The report says nothing of the Not For Profit organisation being a Public Sector Body. It would more than likely be quasi independent organisation. Glas Cymru is a perfect example of a successful not for profit organisation. Yes part of the problem in the Welsh economy is that we are over reliant on the public sector. What we need to encourage private sector growth is investment. A better, more efficiently run public transport service would assist in this aim, and ultimately help growth. Also if this new set-up was to follow the example of Glas Cymru the likelihood is that general day-to-day work would be outsourced to private sector companies.

The Welsh Assembly Government has an important role in subsidising loss-making rail and bus services which are not commercially viable but nonetheless extremely important to rural communities. It is in this area that the role of government can prove invaluable.

But where profits can be made, let them be – what is the harm in that? 

As mentioned above. The profits are at the expense of service.

As for the concept of an All-Wales transport network, it may come as news to Plaid, but there is actually terra firma to our east, and many of us do travel to places like Liverpool and Chester on regular occasions. 

The tired old argument suggesting that Plaid is about isolationism. I should hope that people know better than this. Plaid Cymru is positive about cross border relationship and developing networks and links. In fact it is the London based parties that have no notion of Wales, threatening to pull the plug on the electrification of the railway west of Bristol; Jeremy Hunt saying that Wales was not being ignored because projects were on-going in Herefordshire (you couldn’t make it up could you!). Stop this nonsense, its petulant and it’s a lie.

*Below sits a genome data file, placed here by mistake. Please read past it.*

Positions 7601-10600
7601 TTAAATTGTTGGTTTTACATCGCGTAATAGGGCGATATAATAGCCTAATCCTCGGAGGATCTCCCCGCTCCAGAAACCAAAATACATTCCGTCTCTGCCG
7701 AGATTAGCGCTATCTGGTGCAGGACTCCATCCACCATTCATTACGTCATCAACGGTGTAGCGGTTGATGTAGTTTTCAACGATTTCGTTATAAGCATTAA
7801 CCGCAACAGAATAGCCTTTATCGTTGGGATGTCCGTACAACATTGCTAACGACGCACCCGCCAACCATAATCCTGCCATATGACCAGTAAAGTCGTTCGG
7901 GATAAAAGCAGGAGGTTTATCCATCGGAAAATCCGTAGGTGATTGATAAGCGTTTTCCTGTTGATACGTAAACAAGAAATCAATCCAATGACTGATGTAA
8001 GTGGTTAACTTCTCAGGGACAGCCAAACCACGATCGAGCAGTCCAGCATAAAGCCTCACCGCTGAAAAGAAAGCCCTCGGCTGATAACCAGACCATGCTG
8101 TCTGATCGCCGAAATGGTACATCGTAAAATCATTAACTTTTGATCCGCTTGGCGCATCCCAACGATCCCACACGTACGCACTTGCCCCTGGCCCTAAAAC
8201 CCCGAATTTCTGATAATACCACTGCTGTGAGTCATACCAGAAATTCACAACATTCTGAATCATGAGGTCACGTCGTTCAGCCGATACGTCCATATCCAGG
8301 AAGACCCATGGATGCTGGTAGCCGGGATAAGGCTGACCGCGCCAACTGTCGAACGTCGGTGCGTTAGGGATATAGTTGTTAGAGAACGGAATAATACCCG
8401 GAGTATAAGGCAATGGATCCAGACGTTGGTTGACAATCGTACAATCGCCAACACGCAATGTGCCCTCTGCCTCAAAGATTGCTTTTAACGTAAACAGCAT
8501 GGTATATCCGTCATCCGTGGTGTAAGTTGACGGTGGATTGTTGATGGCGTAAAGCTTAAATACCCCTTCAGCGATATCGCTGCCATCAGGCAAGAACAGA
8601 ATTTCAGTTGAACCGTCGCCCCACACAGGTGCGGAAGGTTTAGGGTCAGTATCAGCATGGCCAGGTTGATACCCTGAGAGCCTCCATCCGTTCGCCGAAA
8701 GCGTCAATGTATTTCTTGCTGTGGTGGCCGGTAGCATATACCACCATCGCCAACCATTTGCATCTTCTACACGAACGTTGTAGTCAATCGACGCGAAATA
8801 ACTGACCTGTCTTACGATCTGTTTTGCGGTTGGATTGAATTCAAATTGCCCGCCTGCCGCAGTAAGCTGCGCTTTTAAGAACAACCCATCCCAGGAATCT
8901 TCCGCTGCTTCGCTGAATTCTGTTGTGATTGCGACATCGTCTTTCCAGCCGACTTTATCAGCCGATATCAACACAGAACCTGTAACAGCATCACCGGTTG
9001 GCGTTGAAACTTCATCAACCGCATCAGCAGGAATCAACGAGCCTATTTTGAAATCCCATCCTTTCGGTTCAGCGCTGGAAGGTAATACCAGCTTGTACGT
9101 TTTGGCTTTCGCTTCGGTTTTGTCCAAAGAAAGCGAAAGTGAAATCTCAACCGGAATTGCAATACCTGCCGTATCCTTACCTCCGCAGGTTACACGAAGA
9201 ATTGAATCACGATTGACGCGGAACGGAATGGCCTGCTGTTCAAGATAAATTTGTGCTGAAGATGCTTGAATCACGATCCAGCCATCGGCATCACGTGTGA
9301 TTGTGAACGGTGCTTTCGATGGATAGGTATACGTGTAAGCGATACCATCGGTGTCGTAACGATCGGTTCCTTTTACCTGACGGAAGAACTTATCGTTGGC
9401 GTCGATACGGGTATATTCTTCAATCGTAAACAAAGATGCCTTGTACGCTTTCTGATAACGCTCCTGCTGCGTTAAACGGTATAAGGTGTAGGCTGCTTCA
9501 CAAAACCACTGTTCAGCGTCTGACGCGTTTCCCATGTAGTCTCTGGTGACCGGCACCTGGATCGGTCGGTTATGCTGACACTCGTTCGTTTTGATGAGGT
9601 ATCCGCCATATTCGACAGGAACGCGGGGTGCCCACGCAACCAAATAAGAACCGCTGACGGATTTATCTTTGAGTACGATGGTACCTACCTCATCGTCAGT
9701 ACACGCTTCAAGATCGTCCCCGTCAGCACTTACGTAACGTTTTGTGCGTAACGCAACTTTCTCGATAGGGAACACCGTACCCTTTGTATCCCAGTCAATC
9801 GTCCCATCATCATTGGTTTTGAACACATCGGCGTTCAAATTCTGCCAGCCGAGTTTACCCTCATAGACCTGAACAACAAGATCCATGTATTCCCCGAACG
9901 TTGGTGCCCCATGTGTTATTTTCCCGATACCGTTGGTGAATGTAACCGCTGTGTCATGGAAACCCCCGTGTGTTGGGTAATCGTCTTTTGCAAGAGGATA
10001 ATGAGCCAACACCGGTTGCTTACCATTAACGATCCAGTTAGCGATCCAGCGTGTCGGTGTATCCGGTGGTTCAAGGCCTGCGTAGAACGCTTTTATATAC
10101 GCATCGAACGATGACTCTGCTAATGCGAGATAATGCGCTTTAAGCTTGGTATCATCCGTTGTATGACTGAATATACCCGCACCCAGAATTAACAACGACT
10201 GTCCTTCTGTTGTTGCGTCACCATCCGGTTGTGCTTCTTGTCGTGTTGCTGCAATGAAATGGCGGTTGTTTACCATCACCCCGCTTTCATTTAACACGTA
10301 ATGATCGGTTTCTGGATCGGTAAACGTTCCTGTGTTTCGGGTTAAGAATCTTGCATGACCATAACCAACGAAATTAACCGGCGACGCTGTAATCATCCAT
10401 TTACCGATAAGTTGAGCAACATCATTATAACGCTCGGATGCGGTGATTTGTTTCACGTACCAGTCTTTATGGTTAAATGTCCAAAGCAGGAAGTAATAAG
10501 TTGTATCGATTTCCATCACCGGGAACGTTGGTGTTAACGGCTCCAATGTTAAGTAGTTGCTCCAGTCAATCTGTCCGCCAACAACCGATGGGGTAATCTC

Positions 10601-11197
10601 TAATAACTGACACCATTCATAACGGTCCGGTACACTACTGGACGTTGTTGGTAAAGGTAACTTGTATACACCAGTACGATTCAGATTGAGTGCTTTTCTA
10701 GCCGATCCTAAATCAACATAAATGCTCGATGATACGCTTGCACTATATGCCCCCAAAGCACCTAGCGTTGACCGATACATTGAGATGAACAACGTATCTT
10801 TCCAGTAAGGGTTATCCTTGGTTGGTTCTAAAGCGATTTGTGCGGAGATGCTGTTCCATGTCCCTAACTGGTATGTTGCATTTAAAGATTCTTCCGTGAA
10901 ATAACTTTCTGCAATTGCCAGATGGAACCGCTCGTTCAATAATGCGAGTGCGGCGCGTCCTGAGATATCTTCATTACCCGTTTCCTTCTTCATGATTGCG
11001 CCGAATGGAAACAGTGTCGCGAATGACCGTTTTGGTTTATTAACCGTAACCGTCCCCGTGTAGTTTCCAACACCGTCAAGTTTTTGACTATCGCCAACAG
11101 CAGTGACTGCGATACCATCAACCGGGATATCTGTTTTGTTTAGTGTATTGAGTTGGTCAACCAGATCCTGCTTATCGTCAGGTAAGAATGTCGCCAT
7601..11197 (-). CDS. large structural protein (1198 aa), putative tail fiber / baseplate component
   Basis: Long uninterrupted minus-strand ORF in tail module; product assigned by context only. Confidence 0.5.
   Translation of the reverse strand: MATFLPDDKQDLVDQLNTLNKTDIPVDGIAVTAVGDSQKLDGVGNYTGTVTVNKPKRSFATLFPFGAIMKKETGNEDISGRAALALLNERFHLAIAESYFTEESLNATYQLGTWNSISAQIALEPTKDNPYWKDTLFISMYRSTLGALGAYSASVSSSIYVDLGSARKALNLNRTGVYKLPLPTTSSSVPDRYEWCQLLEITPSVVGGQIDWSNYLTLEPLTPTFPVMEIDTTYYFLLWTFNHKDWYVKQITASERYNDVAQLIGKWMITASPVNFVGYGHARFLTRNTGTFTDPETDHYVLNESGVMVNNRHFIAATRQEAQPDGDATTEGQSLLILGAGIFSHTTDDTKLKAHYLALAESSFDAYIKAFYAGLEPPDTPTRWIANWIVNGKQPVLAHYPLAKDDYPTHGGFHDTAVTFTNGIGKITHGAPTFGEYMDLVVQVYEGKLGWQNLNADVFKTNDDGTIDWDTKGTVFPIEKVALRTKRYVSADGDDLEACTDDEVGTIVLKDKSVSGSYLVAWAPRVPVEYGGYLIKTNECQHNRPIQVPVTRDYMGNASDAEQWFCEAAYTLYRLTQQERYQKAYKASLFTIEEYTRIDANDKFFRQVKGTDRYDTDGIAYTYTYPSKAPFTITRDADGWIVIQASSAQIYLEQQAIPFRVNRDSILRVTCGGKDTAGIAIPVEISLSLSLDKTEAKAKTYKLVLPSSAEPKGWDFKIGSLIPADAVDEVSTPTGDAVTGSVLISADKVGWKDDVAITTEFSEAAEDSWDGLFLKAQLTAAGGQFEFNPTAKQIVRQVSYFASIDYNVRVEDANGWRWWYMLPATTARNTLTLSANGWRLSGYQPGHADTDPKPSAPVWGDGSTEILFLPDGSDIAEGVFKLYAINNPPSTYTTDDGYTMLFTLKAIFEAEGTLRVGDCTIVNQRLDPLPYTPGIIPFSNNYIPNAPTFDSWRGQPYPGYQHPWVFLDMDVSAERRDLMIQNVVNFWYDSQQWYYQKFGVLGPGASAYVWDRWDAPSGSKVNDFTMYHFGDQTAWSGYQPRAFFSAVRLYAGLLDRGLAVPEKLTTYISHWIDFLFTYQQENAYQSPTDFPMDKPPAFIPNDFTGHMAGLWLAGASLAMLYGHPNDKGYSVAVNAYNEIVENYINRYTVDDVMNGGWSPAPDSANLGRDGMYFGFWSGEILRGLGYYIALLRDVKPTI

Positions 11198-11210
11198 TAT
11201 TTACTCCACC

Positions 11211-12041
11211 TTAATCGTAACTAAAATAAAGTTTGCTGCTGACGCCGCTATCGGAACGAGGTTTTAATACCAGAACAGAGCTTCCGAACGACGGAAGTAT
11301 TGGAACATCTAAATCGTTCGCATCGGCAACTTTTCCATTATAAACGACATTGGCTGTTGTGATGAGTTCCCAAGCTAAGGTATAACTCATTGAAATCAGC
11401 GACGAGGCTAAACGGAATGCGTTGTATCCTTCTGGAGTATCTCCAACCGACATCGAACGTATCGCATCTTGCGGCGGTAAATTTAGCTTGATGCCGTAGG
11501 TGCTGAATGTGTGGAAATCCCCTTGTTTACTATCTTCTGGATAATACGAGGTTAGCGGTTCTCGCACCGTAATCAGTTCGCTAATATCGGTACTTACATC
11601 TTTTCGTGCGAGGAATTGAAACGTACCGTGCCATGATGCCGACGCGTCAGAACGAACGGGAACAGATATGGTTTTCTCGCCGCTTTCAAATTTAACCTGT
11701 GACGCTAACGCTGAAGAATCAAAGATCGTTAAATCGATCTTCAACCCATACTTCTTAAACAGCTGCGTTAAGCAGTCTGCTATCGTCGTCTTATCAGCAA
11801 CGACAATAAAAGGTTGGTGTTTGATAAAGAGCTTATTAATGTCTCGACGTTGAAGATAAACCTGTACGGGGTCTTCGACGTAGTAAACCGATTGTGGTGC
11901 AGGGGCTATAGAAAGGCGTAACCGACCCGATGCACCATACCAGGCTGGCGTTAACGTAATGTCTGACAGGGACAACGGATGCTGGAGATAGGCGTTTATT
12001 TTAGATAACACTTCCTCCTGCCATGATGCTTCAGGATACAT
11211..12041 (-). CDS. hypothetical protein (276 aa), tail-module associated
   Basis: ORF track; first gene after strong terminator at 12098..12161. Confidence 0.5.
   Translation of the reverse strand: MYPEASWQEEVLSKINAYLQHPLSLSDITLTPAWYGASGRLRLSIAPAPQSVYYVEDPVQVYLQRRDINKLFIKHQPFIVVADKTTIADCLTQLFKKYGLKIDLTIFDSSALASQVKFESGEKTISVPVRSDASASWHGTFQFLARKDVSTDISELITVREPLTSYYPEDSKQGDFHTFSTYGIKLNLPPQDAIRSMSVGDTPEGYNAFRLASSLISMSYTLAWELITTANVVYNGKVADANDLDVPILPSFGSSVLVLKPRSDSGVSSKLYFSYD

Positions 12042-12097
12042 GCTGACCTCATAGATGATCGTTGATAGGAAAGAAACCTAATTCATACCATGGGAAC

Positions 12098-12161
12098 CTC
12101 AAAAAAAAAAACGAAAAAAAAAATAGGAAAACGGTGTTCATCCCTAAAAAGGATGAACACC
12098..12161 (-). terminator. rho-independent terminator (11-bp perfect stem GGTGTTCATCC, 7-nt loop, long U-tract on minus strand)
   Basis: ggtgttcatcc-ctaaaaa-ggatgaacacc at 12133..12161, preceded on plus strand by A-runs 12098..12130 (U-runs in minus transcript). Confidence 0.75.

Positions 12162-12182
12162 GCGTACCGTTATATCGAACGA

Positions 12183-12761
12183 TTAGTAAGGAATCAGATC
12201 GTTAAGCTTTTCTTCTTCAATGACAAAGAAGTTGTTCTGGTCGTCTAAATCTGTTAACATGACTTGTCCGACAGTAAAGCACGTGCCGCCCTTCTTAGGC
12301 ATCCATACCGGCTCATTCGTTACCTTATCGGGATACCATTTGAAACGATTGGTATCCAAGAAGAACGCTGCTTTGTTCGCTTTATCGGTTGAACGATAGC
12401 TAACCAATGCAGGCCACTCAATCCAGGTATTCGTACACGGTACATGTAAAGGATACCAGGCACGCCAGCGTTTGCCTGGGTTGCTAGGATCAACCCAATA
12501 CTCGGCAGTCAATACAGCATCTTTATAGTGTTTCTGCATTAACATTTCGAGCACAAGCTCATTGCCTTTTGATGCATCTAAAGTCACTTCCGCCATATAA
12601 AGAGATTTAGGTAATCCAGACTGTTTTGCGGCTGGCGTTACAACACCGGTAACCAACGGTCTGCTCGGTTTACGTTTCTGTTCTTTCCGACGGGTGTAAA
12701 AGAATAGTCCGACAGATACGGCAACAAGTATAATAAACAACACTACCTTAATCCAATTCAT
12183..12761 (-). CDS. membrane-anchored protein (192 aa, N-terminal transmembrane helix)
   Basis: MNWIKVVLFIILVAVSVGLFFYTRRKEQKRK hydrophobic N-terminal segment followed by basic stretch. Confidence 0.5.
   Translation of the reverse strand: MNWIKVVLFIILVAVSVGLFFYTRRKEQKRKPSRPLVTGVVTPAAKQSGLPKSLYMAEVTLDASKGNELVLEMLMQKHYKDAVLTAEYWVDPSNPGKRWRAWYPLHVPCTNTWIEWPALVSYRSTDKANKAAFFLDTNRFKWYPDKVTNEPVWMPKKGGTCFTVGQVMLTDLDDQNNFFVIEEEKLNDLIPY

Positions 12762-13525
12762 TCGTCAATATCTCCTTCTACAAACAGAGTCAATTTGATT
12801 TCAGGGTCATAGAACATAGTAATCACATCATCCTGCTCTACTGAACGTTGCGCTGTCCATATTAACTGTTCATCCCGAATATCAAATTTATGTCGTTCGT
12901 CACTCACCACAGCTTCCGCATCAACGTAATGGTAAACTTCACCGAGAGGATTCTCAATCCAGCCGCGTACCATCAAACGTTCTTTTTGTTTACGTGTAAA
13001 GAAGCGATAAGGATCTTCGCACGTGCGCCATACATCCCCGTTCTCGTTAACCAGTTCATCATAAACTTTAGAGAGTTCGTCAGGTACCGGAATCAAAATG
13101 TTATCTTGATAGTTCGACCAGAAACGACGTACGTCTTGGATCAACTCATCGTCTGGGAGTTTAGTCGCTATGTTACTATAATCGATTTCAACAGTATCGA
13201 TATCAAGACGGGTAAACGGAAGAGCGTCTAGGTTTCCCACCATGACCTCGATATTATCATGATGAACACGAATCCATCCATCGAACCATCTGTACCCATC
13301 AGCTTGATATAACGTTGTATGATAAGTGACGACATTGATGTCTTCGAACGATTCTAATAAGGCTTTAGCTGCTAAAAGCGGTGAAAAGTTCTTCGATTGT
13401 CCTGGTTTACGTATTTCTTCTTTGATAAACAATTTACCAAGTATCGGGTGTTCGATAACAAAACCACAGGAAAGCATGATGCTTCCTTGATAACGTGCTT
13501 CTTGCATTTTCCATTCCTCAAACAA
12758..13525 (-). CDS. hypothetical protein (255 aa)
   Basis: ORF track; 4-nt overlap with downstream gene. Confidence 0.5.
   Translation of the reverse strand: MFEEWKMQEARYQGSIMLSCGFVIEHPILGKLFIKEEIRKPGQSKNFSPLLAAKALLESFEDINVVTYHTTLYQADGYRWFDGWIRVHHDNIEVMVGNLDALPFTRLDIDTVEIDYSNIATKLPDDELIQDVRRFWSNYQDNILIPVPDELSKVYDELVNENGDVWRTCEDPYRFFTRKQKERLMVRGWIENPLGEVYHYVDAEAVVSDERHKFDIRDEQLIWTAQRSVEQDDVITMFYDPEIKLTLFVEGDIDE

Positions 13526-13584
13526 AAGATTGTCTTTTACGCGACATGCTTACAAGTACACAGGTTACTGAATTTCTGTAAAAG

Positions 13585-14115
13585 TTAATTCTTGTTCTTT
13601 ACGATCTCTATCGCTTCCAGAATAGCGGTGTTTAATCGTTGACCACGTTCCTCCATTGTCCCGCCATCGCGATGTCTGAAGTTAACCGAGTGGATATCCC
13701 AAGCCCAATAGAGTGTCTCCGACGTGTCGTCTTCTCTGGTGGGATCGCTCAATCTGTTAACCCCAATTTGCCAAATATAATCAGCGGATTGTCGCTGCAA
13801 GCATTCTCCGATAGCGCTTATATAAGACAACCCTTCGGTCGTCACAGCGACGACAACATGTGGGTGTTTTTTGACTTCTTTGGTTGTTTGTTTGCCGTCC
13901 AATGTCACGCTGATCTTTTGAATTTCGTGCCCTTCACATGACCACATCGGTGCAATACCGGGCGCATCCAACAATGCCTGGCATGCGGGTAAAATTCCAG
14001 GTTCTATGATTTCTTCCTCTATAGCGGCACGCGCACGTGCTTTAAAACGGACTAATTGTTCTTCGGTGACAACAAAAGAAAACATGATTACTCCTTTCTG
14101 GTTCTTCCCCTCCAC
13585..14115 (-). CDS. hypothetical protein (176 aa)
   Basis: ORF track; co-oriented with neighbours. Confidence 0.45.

This policy of theirs smacks of the notorious “all-Wales” approach to healthcare of Edwina Hart, which would have seen patients in North Wales trekking down to Cardiff or Swansea instead of round the corner to the north-west of England.

The benefits Plaid envisage from these radical changes seem outweighed by the drawbacks. In short, if it ain’t broke, don’t try and fix it.

Who says it aint broke? Has the author travelled on Arriva Trains Wales recently? I travel regularly, and it’s not nice. It is crowded; the toilets are filthy; the carriages are often old stock; there are regular delays…I could just about put up with some of this if I knew that the company were genuinely hard pushed to achieve anything with limited resources. But their not! They’re one of the largest transport service providers in Europe providing services in Italy, Spain, Netherlands, Hungary, Poland and many other European countries. 

An extra £13m could provide an extra 4 new train services a year on the existing network, an hourly service on the Cambrian line and much more. A much better use of our money than enriching a select few further. 

These are the sorts of policies we need to develop, making the most of our limited resources while not selling out the needs of our people to the money men.